Epidemiology of C2 Fractures in the 21st Century: A National Registry Cohort Study of 6,370 Patients from 1997 to 2014

Advances in Orthopedics, Oct 2017

Objective. C2 fractures are a common injury in the elderly population. Treatment is often complicated due to osteoporosis and patient comorbidity. This study aims to investigate the incidence and treatment trend of C2 fractures in Sweden. Methods. Patients with the principal and secondary diagnosis of fracture of the second vertebrae (ICD-10: S12.1) between 1997 and 2014 were identified in the Swedish National Patient Registry (NPR). Results. Between 1997 and 2014, 6,370 patients with a C2 fracture (51% male; age: ) were identified in the NPR. The incidence of C2 fractures increased from 3 to 6 per 100,000 (; ), mainly due to an increase of incidence in the geriatric subgroup (≥70 years). The percentage of surgically treated patients decreased from 1997 to 2014 (; ). Younger age, male gender, spinal cord injury, and earlier year of admission were associated with surgical treatment assignment. Discussion. This study documents a rising incidence of C2 fractures in the elderly during the last two decades in Sweden. Greater awareness of fractures, improved diagnostics, coding, and a higher activity level of the patients are plausible causes. The declining trend of surgical treatment warrants further study.

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Epidemiology of C2 Fractures in the 21st Century: A National Registry Cohort Study of 6,370 Patients from 1997 to 2014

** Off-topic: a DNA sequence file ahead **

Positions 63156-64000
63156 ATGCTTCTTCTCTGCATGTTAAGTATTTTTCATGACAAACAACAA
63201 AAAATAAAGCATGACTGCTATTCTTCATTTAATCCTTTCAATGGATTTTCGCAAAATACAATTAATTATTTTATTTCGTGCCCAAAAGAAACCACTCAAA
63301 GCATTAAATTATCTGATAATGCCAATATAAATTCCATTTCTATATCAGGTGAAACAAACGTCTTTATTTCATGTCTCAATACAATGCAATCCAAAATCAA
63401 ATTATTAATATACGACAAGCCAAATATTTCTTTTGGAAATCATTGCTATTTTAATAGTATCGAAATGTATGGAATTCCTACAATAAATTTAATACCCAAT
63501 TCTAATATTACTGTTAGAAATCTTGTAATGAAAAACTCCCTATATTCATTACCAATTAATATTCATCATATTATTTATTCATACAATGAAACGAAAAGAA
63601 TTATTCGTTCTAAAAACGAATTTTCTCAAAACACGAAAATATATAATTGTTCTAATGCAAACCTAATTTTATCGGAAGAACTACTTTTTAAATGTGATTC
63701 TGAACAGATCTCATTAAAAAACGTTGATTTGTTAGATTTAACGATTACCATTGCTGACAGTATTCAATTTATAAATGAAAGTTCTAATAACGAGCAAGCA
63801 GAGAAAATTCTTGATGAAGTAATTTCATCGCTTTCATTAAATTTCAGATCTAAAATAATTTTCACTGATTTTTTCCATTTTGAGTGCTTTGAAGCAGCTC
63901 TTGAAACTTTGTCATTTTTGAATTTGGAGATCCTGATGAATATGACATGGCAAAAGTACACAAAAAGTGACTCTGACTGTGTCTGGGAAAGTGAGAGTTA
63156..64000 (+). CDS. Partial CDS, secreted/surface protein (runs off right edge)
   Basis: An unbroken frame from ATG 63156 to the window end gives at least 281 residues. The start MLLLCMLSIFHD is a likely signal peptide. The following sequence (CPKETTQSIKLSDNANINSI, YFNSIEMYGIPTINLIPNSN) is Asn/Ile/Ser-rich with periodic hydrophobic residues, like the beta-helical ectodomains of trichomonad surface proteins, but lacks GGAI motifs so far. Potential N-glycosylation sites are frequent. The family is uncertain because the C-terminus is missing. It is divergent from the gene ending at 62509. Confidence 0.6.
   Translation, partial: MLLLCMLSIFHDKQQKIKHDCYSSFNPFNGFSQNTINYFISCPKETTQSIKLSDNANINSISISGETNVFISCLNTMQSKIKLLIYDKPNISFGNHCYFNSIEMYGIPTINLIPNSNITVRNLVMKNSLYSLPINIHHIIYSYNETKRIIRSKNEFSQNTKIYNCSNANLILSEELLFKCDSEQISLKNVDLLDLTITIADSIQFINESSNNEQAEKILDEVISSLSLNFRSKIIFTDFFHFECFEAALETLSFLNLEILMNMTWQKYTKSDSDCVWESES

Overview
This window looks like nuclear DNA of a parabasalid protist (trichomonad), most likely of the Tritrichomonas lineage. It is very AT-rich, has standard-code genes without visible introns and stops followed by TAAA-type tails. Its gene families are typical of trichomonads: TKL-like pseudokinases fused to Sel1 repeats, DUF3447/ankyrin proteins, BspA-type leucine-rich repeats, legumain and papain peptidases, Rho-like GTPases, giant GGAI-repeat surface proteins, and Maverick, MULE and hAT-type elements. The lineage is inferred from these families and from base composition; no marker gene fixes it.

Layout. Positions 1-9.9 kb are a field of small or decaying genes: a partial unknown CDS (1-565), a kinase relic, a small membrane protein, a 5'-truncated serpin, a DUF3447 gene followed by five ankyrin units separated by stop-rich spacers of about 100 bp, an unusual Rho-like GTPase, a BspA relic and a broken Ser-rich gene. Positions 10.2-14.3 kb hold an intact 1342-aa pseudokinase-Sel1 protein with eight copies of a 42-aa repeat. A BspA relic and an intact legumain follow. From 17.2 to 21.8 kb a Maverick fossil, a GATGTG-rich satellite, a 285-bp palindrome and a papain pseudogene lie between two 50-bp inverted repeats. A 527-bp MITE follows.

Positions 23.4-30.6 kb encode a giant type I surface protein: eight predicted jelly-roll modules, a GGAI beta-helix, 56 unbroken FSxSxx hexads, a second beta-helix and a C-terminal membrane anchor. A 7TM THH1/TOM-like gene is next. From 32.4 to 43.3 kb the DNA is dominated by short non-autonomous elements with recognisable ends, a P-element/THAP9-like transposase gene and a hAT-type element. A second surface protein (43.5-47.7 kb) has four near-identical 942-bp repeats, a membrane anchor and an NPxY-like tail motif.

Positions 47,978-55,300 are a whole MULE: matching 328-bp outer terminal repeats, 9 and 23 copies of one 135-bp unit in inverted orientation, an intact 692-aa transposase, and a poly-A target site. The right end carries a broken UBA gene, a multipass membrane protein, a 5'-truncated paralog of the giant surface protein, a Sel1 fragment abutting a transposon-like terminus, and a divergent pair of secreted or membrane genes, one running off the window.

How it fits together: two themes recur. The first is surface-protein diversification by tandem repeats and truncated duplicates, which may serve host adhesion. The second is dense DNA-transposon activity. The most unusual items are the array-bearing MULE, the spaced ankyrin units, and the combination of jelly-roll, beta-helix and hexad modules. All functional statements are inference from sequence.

Epidemiology of C2 Fractures in the 21st Century: A National Registry Cohort Study of 6,370 Patients from 1997 to 2014 Anna-Lena Robinson 0 1 Claes Olerud 1 Yohan Robinson 1 Allen L. Carl 0 Stockholm Spine Center , Upplands Va ?sby , Sweden 1 Department of Surgical Sciences, Uppsala University Hospital , Uppsala , Sweden Objective. C2 fractures are a common injury in the elderly population. Treatment is often complicated due to osteoporosis and patient comorbidity. This study aims to investigate the incidence and treatment trend of C2 fractures in Sweden. Methods. Patients with the principal and secondary diagnosis of fracture of the second vertebrae (ICD-10: S12.1) between 1997 and 2014 were identified in the Swedish National Patient Registry (NPR). Results. Between 1997 and 2014, 6,370 patients with a C2 fracture (51% male; age: 72 ? 18) were identified in the NPR. The incidence of C2 fractures increased from 3 to 6 per 100,000 ( = 0.94; < 0.01), mainly due to an increase of incidence in the geriatric subgroup (?70 years). The percentage of surgically treated patients decreased from 1997 to 2014 ( = ?0.80; < 0.01). Younger age, male gender, spinal cord injury, and earlier year of admission were associated with surgical treatment assignment. Discussion. This study documents a rising incidence of C2 fractures in the elderly during the last two decades in Sweden. Greater awareness of fractures, improved diagnostics, coding, and a higher activity level of the patients are plausible causes. The declining trend of surgical treatment warrants further study. 1. Introduction Fractures of the second cervical vertebra (C2) are a common injury in both the elderly and the young and active population [ 1 ]. Previously published studies find 9?18% of cervical fractures to be C2 fractures, of which 35?78% are odontoid process fractures and 11?25% are traumatic C2 spondylolysis, Hangman?s fractures [ 2?6 ]. In the elderly, the proportion of C2 fractures is greater than that in the younger population [ 7, 8 ]. The elderly population has grown during the last decades [9]; therefore it is likely that the incidence of C2 fractures has increased as well. About 89% of the C2 fractures in patients ? 70 years of age in two tertiary referral centres in Sweden are odontoid fractures [ 8 ]. On a regional level in Sweden, we report a growing incidence of elderly patients with C2 fractures, which has not been seen in the younger population [ 8 ]. Surgical treatment options vary depending on the type of C2 fracture. Odontoid fractures type 2 are commonly treated with anterior screw osteosynthesis or posterior C1C2 fusion [ 10?13 ]. Hangman?s fractures are treated surgically with anterior C2-C3 fusion, posterior direct osteosynthesis, or posterior C2-C3 fusion [ 14, 15 ]. Nonsurgical treatment of C2 fractures is commonly performed with a rigid cervical collar [ 16 ]. In cases of instability or dislocations a halo-vest treatment is possible [ 17, 18 ]. The availability of prospectively collected data in nationwide registries in Sweden allows tracking of epidemiology retrospectively without the necessity of repeated crosssectional trials. This study aims to investigate the incidence and treatment trend of C2 fractures during the last two decades in the Swedish National Patient Registry. 2. Patients and Methods 2.1. Study Design. This national multiregistry cohort study used prospectively collected electronic healthcare data from the Swedish National Patient Registry (NPR) and Statistics Sweden between 1997 and 2014. The study protocol was approved by the Institutional Ethical Review Board (2010/131/1) and follows STROBE and RECORD statements [ 19 ]. 2.2. Setting. The Swedish National Patient Registry is hosted by the Swedish National Board of Health and Welfare and contains all patient contacts within Sweden with a coverage of >90% for orthopaedic diagnoses [ 20 ]. Registered are main diagnosis and comorbidity using the International Classification of Diseases, Ninth Revision (ICD-9), until December 1996 and since then the ICD-10 code [ 21 ]. In the International Classification of Diseases, Tenth Revision (ICD-10), there is no subclassification for C2 fractures [ 21 ]. Treatment has been coded since 1997 using the Swedish classification of surgical procedures [ 22 ]. Furthermore, information on hospitalisation time is available from the registry. Statistics Sweden is an administrative agency, providing statistics to the government, different agencies, and researchers. 2.3. Participants. All patients registered with the main and secondary diagnosis of C2 fracture treated between 1 January 1997 and 31 December 2014 were extracted from the NPR. In this study, we wanted to calculate the incidence and treatment trend, and therefore both main and secondary diagnoses were included, so that most possible C2 fractures would be included for calculations. Prior to data transmission, the Swedish National Board of Health and Welfare anonymised the individual personal identification numbers using a key that remained with the agency. Patients younger than 20 years of age and older than 99 years at the date of fracture were excluded. Population registry data from January 1997 until December 2014 were abstracted from Statistics Sweden. An inclusion flow diagram was prepared according to CONSORT statements [ 23 ]. 2.4. Variables. The ICD-10 code S12.1 (fracture of the second vertebrae) was used to identify patients with C2 fracture in the NPR. ICD-10 has been validated for all diagnosis with an accuracy from 89 to 95% [ 20 ] and also for orthopaedic diagnosis with an accuracy of 95% for principal and secondary diagnoses until the third position and 90% to the fourth position [ 24 ]. The specificity of the ICD-10 code S12.1 has been validated in a dataset of 172 patients with ICD-10 S12.1 from 2002 to 2014, where 0% false positive cases were found (specif icity = 100%). Baseline data for the included individuals were collected from the NPR and presented in tabular form. Causes of injury codes were not extracted from the NPR, due to, for our purposes, unacceptably low accuracy of these codes [ 20, 24 ]. Patients receiving surgical treatment were identified, using Swedish surgical procedure codes for spinal fusion (?NAG?) and spinal fracture treatment (?NAJ?). Nonsurgically treated cases with a change of treatment modality to surgery were registered as surgical patients. Subgroup analysis was performed for nongeriatric (20?69 years) and geriatric patients (70?99 years) and for nonsurgical and surgical treatment. Computing, Vienna, Austria) [25]. Mean values were presented ? standard deviation if not indicated otherwise. Groups were compared with -test for normally distributed variables; otherwise the Wilcoxon test was applied. Trends were analysed with linear regression and presented with correlation coefficient . Group proportions were tested with 2 test. < 0.05 was regarded as statistically significant. The age distribution differences of patients with C2 fractures treated with and without surgery were visualised with a density distribution plot. A logistic regression analysis identified covariates of surgical treatment assignment and was presented with 95% confidence intervals (CI) and statistical probability [ 26 ]. As relevant covariates in a model for surgical treatment assignment, age [ 27 ], gender [ 28 ], CCI [ 29 ], and SCI [ 30 ] were determined by literature review. Before removing the cases below 20 years of age and older 100 from the dataset, a histogram of the age-related frequency of C2 fractures was prepared. 2.6. Data Access and Cleaning Methods. The authors did not have direct access to the national registry databases in this study but were provided with a predefined extract from the national registries by the Swedish National Board of Health and Welfare (specification number: 13062/2015). Even though a clean patient registry dataset was provided, duplicates (recurrent admissions of the same patient or continued treatment in a secondary facility) had to be identified and removed from the extract. The secondary diagnoses of the duplicates were added to the original record prior to duplicate exclusion. 3. Results 3.1. Participants. The population of 20 to 99 years of age in Sweden 1997 was 6,689,671 (mean age: 39.9 years), and in 2014 it was 7,536,133 inhabitants (mean age: 41.2 years). Between 1997 and 2014, a total number of 11,077 cases were treated as inpatients due to a C2 fracture. The inclusion flow chart is shown in Figure 1. 3.2. Descriptive Data. 6,370 patients with the principal and secondary diagnosis of a C2 fracture (ICD-10: S12.1) were included. 51% were male. T he mean age was 72 ? 18years. The group was divided into nongeriatric patients < 70 years of age ( = 2,256) and geriatric patients ? 70 years of age ( = 4,114). 26% received surgical treatment: 34% in the nongeriatric group and 22% in the geriatric group ( 2 test, < 0.01). Stratified for gender (51% male, 49% female), 31% male and 22% female patients received surgical treatment ( 2, < 0.01). Baseline data is shown in Table 1. The Charlson Comorbidity Index (CCI) was 4.9 ? 2.5, and spinal cord injury (SCI) was present in 2% ( = 140). 10% ( = 630) had a concomitant C1 fracture. 3.3. Outcome Data 2.5. Statistical Methods. All statistical calculations were programmed in R version 3.3.0 (R Foundation for Statistical 3.3.1. Incidence of C2 Fractures. The incidence of C2 fractures doubled from 1997 to 2014 from 3 to 6 per 100,000 inhabitants Surgical Nonsurgical All : number; SD: standard deviation; CCI: Charlson Comorbidity Index; SCI: spinal cord injury; T: thoracic; L: lumbar. 7,942 cases with principal C2 fracture diagnosis in the NPR ICD-10: S12.1 Age < 70 years Nongeriatric 2,256 patients 6,370 patients were included 3,135 cases with secondary C2 fracture diagnosis in the NPR ICD-10: S12.1 4,523 duplicate cases were excluded 170 patients < 20 or ?100 years of age were excluded 14 patients from <1997 were excluded Age ? 70 years Geriatric 4,114 patients Surgical N = 777 Nonsurgical N = 1,479 Surgical N = 904 Nonsurgical N = 3,210 ( = 0.94; < 0.01). The incidence in the geriatric group increased linearly from 10.2 to 23.7 per 100,000 from 1997 to 2014, which was not found in the nongeriatric group (Figure 2) ( = 0.89; < 0.01). There was no significant difference of the C2 fracture incidence between the sexes in the subgroup of 80?89 and 90?99 years of age ( = 0.43 and = 0.46). With regard to patients below the age of 80 years, C2 fractures were more common in men ( < 0.01) (Table 2). A bimodal distribution of age-related C2 fracture frequency was found with peaks at 20?25 years and at 80?85 years (Figure 3). From 1997 to 2014, the C2 fracture incidence quadrupled in the old geriatric patients (90?99 years), while it more than doubled in the age group of 80?89 years and it increased by 30% in the age group of 70?79 years (Figure 4). 3.3.2. C2 Fracture Treatment Trends in Sweden. Of the included patients, 26% were treated surgically. There was a higher density of nonsurgical treatment in the elderly (Figure 5). There has been linear trend from 1997 to 2014 towards nonsurgical treatment ( = ?0.8; < 0.01) (Figure 6). There was an even stronger trend towards nonsurgical treatment in the geriatric subgroup ( = ?0.95; < 0.01), compared to the younger age group. Treatment trends are shown in Figures 5, 6, and 7. In a logistic regression model, the odds ratio of surgical treatment assignment was significantly greater for younger age, male gender, SCI, and earlier year of admission (Table 3). 4. Discussion 4.1. Key Results. This study documents a growing incidence and a declining surgical treatment trend of C2 fractures in the elderly during the last two decades in Sweden. 4.2. Interpretation 4.2.1. Incidence of C2 Fractures. Since 1997, the incidence of C2 fractures has risen from 3 to 6 per 100,000. As the elderly population has grown dramatically in Sweden, the number of hospital admissions due to elderly-specific C2 fractures increased during the last decade. Despite the 64% increase in the population of 90 to 99 years of age from 1997 to 2014, values of -test for gender -test value <0.01 <0.01 <0.01 <0.01 <0.01 <0.01 0.43 0.46 Age category Years 20?29 30?39 40?49 50?59 60?69 70?79 80?89 90?99 30 )0 25 0 0 , 0 0 r1 20 e p ( e cen15 d i c n ire 10 u t c a fr2 5 C 0 1000 800 cyn 600 e u req 400 F 200 0 a 4-fold increase of the population-adjusted incidence of C2 fractures was found. T his compares to the 70?79 years of age population which only increased by 13% but C2 fractures increased by 43%. One explanation for the increased incidence of C2 fractures is a diagnostic bias, as we nowadays use a computed tomography instead of conventional radiographs as a first diagnostic instrument [ 31 ]. Beyond that, the number of falls in the elderly is substantial [ 32 ]. There is an increased rate of falls, 78%, for those with four or more risk factors [ 33, 34 ]. 5% of the falls cause a fracture [34]. The elderly receive better treatment for comorbidities compared to decades ago [ 35 ]. This leads to a higher activity level of the elderly, along with a higher risk of falling, but also the inactive persons stand a high risk of falls [ 32 ]. The orthostatic effect of medication like benzodiazepines and antihypertensive drugs may also lead to falls. Furthermore, the fact that the healthcare system in Sweden encourages geriatric patients to live in their own homes instead of nursing homes affects possibilities of supervision and accessibility, a plausible cause of domestic falls [ 35, 36 ]. Otherwise, patients at nursing homes stand a higher risk of falls [ 32, 34 ]. The combination of falls, a d tea 0.8 r e fop0.6 o ion0.4 t r oop0.2 r P 0.0 20 40 Treatment Nonsurgical Surgical r = ?0.8 60 Age (years) 80 100 stiff lower cervical spine, and osteoporosis could explain the increased incidence of C2 fractures in the elderly [ 37, 38 ]. 4.2.2. C2 Fracture Treatment Trends in Sweden. There was a national trend towards nonsurgical treatment of C2 fractures in Sweden, foremost in the elderly, which does not confirm 0.012 <0.001 <0.001 0.072 <0.001 2.5% 0.99 1.26 2.08 0.92 0.94 60 95% CI previously published results from other countries [ 37, 39, 40 ]. Fear of overtreatment could be a factor contributing to the trend of nonsurgical treatment of cervical fractures. The elderly patients? comorbidity could explain the physicians? tendency to use a cervical collar in the belief of avoiding harm. In contrast, recently published results suggest that surgical C2 fracture stabilisation reduces morbidity and mortality of elderly patients with greater comorbidity [ 37, 41 ]. In this registry study, we could not perform a subgroup analysis of C2 fracture subtypes, level of dislocation, or treatment allocation. Several authors recommend a treatment based on level of fracture dislocation besides comorbidity and age; this could not be investigated in our cohort [ 2, 6, 42 ]. 4.2.3. Gender Differences in Treatment Assignment. This study pinpointed that men and women were treated differently. The proportion of women treated surgically was much lower than men. Thus, female patients received a probably inferior treatment with regard to survival [ 43 ]. Multiple studies have documented an implicit, unintended discrimination of female patients by their physicians [ 44, 45 ]. As treating surgeons, we should accept and acknowledge the fact that our treatment decisions are unintentionally affected by stereotypes as gender [40]. This will allow us to minimise implicit gender discrimination. 4.3. Strengths and Limitations. Due to the unmatched coverage and the high internal validity of the Swedish patient registry, the presented data is reliable. The national populationbased cohort design of this study minimises the selection bias of tertiary referral centres. These often attract odd and unusual case referrals and distort the disease panorama. This national registry study has therefore advantages over many previously published cohort studies. Furthermore, registry studies have the strength of including the whole population instead of creating a sample of the population (as you would do in randomised controlled trials) [ 37 ]. This allows identification of even rare diseases or complications of treatments. As the ICD-10 does not allow the differentiation of odontoid fractures from other C2 fractures, the NPR could not answer the question of proportion of C2 fracture subtypes. In a previous study from two regions in Sweden, we have revealed that about 63% of the C2 fractures are odontoid type 2 fractures in the elderly population ? 70 years, and 26% are odontoid type 3 fractures [ 8 ]; this means that a total 89% of the odontoid fractures in the elderly are either type 2 or type 3. We described an increase in the proportion of odontoid C2 fractures in the elderly from 2002 to 2014. Therefore, one can assume that the increase of C2 fractures in the geriatric subgroup from 1997 to 2014 found in the present study was largely due to an increase of odontoid type 2 and type 3 fractures. In the younger age group, our previous study from Sweden revealed a more differentiated panorama of C2 fractures, including 24% Hangman?s fractures, 21% atypical fractures, 17% odontoid type 3 fractures, and 34% odontoid type 2 fractures [ 8 ]. In the present nationwide study, C2 fractures of the nongeriatric patients did not increase (Figure 2); thus, any conclusions regarding the C2 fracture subtype distribution would be speculative. The availability of computed tomography for diagnostics of cervical injuries in the last two decades could have led to a diagnostic bias, where a greater number of C2 fractures would be detected during the recent years of this study [ 46, 47 ]. As the validity of the 4th digit of the fracture ICD-10 code (90%) is lower than the third digit (95%) [ 24 ], approximately 5% of C2 fractures were likely to be misdiagnosed as other cervical spine fractures (S12.0, S12.2, S12.7, S12.8, and S12.9). In contrast, the risk that fractures that are not C2 fractures were misdiagnosed as S12.1 is low, since the specificity of S12.1 was 100% (unpublished data). A confounder not controlled for in this study is the comorbidity of osteoporosis. If the population?s osteoporosis improved (i.e., due to better preventive healthcare measures), this would affect the risk of cervical spinal fractures [ 35 ]. As most other countries, Sweden has a geographically, health-economically, and ethnically unique population. The results presented in this study might not be generalizable to the rest of the world. Studies from national patient registries in other countries will have to validate our results in their specific settings. 5. Conclusion This study identified an increased incidence of C2 fractures during the last decade along with a decreased proportion of surgically treated elderly patients. Results from ongoing randomised controlled trials, as the U-SOFT trial (ClinicalTrials.gov # NCT02789774), will facilitate an evidence-based treatment rationale for C2 fractures. Conflicts of Interest The authors declare the following possible conflicts of interest regarding the publication of this article: Claes Olerud and Yohan Robinson are board members of the European section of the Cervical Spine Research Society. Yohan Robinson is chairman of the AOSpine Nordic Region. Anna-Lena Robinson, Claes Olerud, and Yohan Robinson gave paid lectures at courses sponsored by DePuy Synthes and Medtronic. 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Anna-Lena Robinson, Claes Olerud, Yohan Robinson. Epidemiology of C2 Fractures in the 21st Century: A National Registry Cohort Study of 6,370 Patients from 1997 to 2014, Advances in Orthopedics, 2017, DOI: 10.1155/2017/6516893